The sharpest criticism I received – again, from a classical educator – was most instructive. It amounted to this (not a direct quote): “Wait – you do understand, right, that historical literature is essentially just a witness to what conditions were like at certain times in the past? You’re not really saying, right, that something Aristotle or Plutarch said could be true for everyone, everywhere, at all times? You know, don’t you, that we Moderns have managed to correct the errors of the past, which is why we ought to just trust ourselves rather than let the ancients cross-examine us.”
I could probably dredge up more such instances, but the point should be clear. Gibbs, though highlighting the specific phenomenon of supposedly necessary introductory work prior to reading a Great Book, is right: all of this is just a convenient, painless way to dismiss the book and so deprive ourselves of the philosophical, though painful, benefit of being forced to justify, rather than simply assume, what seems obvious to ourselves.
Once you see the “contextualizing” interpretive tactic this way, it’s almost impossible not to see it as just another mode of relativism. You know, that bogeyman we were all warned about in the 80s and 90s by hordes of Christian apologists and popular authors who all wanted to make sure that we Evangelicals never fell into the modern quandaries of having No Place for Truth1 and so having nothing to say to the world but “True for You, but Not For Me” (I refer here to a 2009 book of that title by Paul Copan.))
We should stop and take a long moment to think. What is going on if we, as classical educators find it uncomfortable to treat the material of our tradition – which, by the way, we teach to young people, running the risk, as all teachers of any metaphysical or moral topic do, of endangering their souls – as conveying significant truth?
No doubt we don’t wish to impersonate the Sophists, those yapping relativistic hounds who chased Socrates around, by in effect teaching kids only how to make their own ideas sound better than those of someone else – to win a battle rather than find the truth.
For anyone who hasn’t had enough time with the Sophists to really get what they were about, understand that they posited a sharp distinction between Nature and Convention, a distinction within which the former was objective and concerned only with effectual power relationships while the latter was purely subjective and concerned only with ineffectual moral posturing.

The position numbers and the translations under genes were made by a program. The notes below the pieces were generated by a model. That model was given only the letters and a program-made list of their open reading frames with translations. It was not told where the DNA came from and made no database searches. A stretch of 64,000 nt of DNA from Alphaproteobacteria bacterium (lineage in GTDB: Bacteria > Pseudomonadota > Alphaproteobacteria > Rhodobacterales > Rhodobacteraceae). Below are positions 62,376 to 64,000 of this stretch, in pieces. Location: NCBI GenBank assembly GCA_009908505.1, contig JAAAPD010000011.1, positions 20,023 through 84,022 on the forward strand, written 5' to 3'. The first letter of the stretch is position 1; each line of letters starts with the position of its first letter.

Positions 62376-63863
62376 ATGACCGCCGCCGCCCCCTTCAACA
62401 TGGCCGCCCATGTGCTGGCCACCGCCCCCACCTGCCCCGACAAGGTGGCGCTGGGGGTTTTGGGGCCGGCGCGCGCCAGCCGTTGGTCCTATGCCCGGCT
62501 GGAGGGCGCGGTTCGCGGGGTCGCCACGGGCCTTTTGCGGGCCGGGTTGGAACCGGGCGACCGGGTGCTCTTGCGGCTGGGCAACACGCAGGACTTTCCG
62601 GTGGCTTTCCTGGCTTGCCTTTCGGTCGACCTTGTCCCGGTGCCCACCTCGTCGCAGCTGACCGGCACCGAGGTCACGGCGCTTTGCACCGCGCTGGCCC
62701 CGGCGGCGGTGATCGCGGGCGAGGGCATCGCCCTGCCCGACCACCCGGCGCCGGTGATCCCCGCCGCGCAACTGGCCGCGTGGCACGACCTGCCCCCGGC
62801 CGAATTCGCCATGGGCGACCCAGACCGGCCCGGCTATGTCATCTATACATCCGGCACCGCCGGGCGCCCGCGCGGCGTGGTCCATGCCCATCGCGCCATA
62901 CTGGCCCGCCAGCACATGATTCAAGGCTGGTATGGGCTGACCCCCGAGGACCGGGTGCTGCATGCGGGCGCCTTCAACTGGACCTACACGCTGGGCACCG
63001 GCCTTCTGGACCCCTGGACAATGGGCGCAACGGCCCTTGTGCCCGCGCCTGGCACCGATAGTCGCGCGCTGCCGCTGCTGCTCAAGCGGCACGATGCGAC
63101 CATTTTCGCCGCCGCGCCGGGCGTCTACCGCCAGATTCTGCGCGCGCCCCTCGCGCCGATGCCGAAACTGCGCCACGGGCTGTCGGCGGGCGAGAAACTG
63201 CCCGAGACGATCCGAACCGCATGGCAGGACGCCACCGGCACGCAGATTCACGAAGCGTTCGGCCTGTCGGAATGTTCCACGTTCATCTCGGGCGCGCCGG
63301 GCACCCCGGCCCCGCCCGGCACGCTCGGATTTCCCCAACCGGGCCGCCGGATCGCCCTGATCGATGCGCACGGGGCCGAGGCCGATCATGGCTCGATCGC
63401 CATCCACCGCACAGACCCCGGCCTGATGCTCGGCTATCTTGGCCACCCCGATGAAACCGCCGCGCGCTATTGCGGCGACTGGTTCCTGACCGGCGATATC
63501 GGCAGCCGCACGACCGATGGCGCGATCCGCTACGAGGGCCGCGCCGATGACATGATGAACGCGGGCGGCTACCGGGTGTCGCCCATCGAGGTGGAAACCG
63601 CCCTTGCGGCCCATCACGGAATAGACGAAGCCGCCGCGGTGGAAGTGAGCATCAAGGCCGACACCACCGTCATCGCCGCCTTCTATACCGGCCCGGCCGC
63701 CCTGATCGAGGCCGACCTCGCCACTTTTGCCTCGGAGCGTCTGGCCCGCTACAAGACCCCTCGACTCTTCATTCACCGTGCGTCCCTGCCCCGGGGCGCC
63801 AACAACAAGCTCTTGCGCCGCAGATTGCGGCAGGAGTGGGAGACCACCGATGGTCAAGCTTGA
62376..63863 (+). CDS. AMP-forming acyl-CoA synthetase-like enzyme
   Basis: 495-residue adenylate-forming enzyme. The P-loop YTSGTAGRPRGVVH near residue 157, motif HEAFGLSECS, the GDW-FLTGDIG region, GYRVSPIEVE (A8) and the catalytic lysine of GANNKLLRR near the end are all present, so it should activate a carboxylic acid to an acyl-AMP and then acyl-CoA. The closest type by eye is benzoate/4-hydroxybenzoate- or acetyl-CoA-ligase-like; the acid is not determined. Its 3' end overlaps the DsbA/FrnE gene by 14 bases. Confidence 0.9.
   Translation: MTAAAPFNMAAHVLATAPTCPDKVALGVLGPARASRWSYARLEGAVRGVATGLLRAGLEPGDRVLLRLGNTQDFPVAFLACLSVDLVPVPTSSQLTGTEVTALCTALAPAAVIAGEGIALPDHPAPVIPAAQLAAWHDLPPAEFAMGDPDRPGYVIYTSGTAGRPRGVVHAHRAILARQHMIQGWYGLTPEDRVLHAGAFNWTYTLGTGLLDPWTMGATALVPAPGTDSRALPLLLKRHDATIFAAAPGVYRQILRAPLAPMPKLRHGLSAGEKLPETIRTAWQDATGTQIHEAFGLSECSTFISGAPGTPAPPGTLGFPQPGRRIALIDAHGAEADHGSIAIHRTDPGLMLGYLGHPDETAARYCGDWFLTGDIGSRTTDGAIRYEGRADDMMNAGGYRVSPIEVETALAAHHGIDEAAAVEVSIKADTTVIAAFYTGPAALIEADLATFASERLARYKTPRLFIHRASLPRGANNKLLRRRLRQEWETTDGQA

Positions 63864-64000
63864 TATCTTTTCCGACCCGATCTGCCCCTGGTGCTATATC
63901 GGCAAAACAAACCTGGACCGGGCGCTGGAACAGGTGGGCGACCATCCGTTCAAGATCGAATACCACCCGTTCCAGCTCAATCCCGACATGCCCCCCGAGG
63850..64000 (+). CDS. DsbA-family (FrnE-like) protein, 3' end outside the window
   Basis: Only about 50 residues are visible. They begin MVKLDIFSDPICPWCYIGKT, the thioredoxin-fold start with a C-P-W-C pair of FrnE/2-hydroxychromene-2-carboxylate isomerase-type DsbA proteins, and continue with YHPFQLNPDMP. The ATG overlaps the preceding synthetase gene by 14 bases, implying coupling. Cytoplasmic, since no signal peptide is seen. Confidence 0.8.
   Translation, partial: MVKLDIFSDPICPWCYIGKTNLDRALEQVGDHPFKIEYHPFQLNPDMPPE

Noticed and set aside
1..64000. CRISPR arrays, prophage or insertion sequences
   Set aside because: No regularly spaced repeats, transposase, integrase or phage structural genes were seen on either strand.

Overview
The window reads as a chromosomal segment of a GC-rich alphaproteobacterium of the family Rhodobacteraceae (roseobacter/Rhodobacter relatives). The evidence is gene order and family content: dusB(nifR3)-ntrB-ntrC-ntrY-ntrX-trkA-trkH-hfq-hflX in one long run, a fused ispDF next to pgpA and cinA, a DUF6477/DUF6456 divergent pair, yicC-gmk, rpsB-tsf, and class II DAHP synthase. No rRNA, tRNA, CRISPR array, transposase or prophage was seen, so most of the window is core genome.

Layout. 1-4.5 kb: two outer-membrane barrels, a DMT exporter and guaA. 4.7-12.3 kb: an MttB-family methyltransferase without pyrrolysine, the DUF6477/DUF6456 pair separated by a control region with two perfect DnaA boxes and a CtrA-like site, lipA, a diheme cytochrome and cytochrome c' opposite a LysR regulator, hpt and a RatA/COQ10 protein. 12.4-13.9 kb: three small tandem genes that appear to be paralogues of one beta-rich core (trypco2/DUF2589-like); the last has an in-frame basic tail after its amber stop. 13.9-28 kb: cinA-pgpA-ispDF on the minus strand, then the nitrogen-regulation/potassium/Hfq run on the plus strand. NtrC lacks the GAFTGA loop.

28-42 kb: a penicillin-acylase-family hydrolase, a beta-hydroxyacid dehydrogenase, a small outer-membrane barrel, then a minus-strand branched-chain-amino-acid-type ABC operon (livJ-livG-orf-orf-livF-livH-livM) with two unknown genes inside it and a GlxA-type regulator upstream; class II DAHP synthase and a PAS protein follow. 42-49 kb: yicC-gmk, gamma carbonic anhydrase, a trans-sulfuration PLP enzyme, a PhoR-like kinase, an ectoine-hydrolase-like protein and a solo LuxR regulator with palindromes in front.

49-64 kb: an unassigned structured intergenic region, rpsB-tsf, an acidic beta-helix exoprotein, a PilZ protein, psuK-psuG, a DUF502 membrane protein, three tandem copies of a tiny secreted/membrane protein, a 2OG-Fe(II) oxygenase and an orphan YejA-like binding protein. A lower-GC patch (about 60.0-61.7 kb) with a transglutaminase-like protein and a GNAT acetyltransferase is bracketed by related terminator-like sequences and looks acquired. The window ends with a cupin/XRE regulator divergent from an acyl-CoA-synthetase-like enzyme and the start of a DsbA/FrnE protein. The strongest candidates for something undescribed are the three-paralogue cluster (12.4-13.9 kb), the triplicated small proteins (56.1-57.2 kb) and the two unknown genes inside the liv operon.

The Sophists were the ones who took their own personal views for granted as being superior, more enlightened, more rational, than those of others. The Sophists were the ones who started from the true and obvious empirical point that the laws of different cities differed (so the laws of one city could not and did not apply within another) and expanded that point into the metaphysical-epistemological dogma that no standard not originating from one’s own conformity to Nature’s power-seeking impulse could ever make any action tied to a particular city’s situation true. “Oh, that’s just how they do it in Sparta – doesn’t mean anything for us.”
Does this sound familiar yet? For what is this so-called classical education business of forewarning the students about what a book really means before we’ve even read it with them? “Everyone should understand that every claim this book makes is relative to its own time and place, and so by the time we’re done we should all still be precisely where we were intellectually and spiritually when we picked it up.”
Isn’t this just another, newer face of Sophistry?
There is, of course, a proper rejoinder to how I said that, and it consists of engaging – really engaging! – the Nature / Convention distinction, not just as the Sophists presented it, but as the Philosophers (=the not-Sophists) did. For there is something true about the distinction, namely, that as Cicero would put it centuries later, although there are different Conventions, culturally-bound laws, for different cities at different times, there is above all the cultures an objective Natural Law that judges them all and ensures the cause of justice won’t be lost in the competing cross-chatter.
On this basis, it would be possibly fine to pick up an old book, and, after reading it very carefully and slowly2 make substantial arguments that this or that part of it (1) is wrong, or else (2) doesn’t apply to us, or else (3) doesn’t apply to us in precisely the same way as it applied to them.
These are all respectable dialogical options when critically engaging an old text we’ve read. Why, then, would anyone ever choose to simply dismiss the text by claiming, in however a sophisticated Introductory way, that “That was then; this is now.”?
Why not, as Gibbs cheerily recommends, just read the book and see what it does to us?
The answer is, of course, painfully obvious once we’ve thought through the issues: we can’t afford to do that with classical books because, as I was saying in my very first year of teaching in classical schools, it’s dangerous to treat them that way.
We might find out that some notion we privilege as obviously true is just the same sort of culturally relative hooey that all those 50-page Learned Introductions try to convince us of before we even read and engage with the book itself.
- I refer here to an important 1993 book of that title by David Wells on the collapse of theology as a truth-seeking discipline.
- Maybe more than once – anathema, alas, to bureaucratic scope-and-sequence documents and the impatient American idea of “progress”